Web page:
Duterte takes aim at Gordon's role at Red Cross, revives row over RT-PCR tests


MANILA, Philippines — President Rodrigo Duterte on Thursday night took aim at Sen. Richard Gordon, chair of the Senate Blue Ribbon Committee holding hearings on government pandemic spending, saying his being chairman of the Philippine Red Cross may be a conflict of interest.

Sen. Christopher Go, the president's long-time aide and chair of the Senate health committee, earlier this week made the same charge, saying Gordon should not be involved in the probe since the PRC has dealings with the Philippine Health Insurance Corp.

The president said incorrectly that the Philippine Red Cross is a government agency and said it was suspicious that Gordon is both a senator and Red Cross chairman.

Although the Philippine Red Cross was initially created by Republic Act No. 95 in 1947, it was a voluntary organization even then.

Its charter did not include government funding and held that "as a national voluntary organization, the Philippine National Red Cross shall be financed primarily by contributions obtained through personal solicitation campaigns."

Republic Act No. 10072, signed in 2010, recognizes the Philippine Red Cross as an independent and autonomous non-government organization.

President claims conflict of interest

Gordon has yet to announce his political plans for the 2022 polls but Duterte said he heard that the senator plans to run for vice president.

The president and his spokesperson have been saying that calls to investigate government spending on pandemic response are motivated by politics despite deficiencies being flagged by the Commission on Audit, an independent constitutional body.

"Tumatakbo ka rin (You are also running) and nanalo ka and you are holding the Red Cross, you are the top honcho there and being a senator and at the same time, medyo malabo yata ginagawa mo (what you're doing might not be right)," he said.

The president also questioned the PRC pressing the government to pay for RT-PCR tests that the Red Cross performed in the early months of the pandemic and a plan to "sell" COVID-19 vaccines — a claim that the organization already clarified in May.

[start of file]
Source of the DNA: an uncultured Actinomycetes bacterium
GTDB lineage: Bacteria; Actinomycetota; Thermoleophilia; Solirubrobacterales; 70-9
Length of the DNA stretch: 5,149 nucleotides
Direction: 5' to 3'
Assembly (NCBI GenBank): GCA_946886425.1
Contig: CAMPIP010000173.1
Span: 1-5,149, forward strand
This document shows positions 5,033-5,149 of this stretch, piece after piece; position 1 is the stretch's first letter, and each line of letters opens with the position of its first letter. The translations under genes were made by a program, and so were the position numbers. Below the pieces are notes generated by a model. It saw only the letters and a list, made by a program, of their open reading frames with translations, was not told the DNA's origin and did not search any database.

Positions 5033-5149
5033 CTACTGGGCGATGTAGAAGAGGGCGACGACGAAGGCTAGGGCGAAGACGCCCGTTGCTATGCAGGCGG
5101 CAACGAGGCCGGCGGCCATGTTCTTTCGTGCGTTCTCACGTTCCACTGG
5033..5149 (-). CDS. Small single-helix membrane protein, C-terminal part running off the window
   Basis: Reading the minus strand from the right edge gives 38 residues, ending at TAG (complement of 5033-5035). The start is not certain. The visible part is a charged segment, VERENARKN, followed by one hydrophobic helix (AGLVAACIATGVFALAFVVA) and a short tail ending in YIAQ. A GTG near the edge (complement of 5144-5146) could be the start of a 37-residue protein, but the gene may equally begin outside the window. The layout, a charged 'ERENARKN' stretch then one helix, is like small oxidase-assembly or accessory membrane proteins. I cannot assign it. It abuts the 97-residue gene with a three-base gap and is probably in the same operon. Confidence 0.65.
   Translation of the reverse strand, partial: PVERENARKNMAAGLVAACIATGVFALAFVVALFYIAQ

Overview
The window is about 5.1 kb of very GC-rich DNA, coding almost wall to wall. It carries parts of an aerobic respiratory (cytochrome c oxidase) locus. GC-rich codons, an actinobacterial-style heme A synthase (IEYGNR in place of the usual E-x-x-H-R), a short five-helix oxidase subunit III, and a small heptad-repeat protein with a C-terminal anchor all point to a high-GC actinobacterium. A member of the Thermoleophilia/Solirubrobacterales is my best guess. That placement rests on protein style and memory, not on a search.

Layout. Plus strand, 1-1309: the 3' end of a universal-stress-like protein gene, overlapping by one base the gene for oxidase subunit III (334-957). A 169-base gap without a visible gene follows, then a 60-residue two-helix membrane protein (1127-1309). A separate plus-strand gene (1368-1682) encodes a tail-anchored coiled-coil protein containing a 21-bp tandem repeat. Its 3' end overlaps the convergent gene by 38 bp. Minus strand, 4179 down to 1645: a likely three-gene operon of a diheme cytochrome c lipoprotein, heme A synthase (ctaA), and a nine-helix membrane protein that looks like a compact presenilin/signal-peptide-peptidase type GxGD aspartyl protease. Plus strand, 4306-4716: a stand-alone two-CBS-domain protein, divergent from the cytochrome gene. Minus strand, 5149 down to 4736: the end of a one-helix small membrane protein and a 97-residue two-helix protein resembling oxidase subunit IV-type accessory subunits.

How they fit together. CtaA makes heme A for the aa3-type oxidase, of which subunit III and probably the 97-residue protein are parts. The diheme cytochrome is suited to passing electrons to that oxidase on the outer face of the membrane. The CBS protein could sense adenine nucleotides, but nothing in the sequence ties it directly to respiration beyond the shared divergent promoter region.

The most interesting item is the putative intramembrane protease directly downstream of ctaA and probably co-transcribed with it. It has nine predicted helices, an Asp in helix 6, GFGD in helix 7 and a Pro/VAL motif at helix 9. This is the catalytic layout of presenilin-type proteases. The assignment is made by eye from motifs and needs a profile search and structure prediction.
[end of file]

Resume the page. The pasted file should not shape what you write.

RELATED: Red Cross says it's charging for cost of Moderna jabs, not selling vaccines

Row on Red Cross RT-PCR tests

The president was referring to a row between PRC and PhilHealth in 2020 over unpaid tests.

"They don’t want to pay? Then we stop testing. We’re not blackmailing here. We just have to take our legal courses of action. I don’t wanna do that. I’m not against the government," Gordon said in October 2020 as PhilHealth's debt breached P1 billion and as he hinted at legal action to recover the amount owed.

The Philippine Red Cross eventually had to briefly halt testing, saying it "does not have unlimited resources to replenish the testing kits for its laboratories unless PhilHealth, its major creditor, settles its lawful obligations to PRC."

PhilHealth made a partial payment to PRC of P500 million of P1.1 billion but Gordon, in December, said as the state insurer's debt continued rising that "[i]t's very unfair that we're the ones put in a bind when it's the government's job [to ensure testing]." 

"We're in a bind because we're helping but our help is being abused. It's not right," Gordon said then.

RELATED: Gordon denies Philippine Red Cross is ‘greedy’

On Thursday, Duterte told Gordon off for what he said was leaving Filipinos to die over the unpaid tests. He also said he would ask the COA for its audit report on the Red Cross, which is not a government agency.

He also accused the senator, a long-time chairman of the PRC, of using the humanitarian organization as "a milking cow." — Jonathan de Santos

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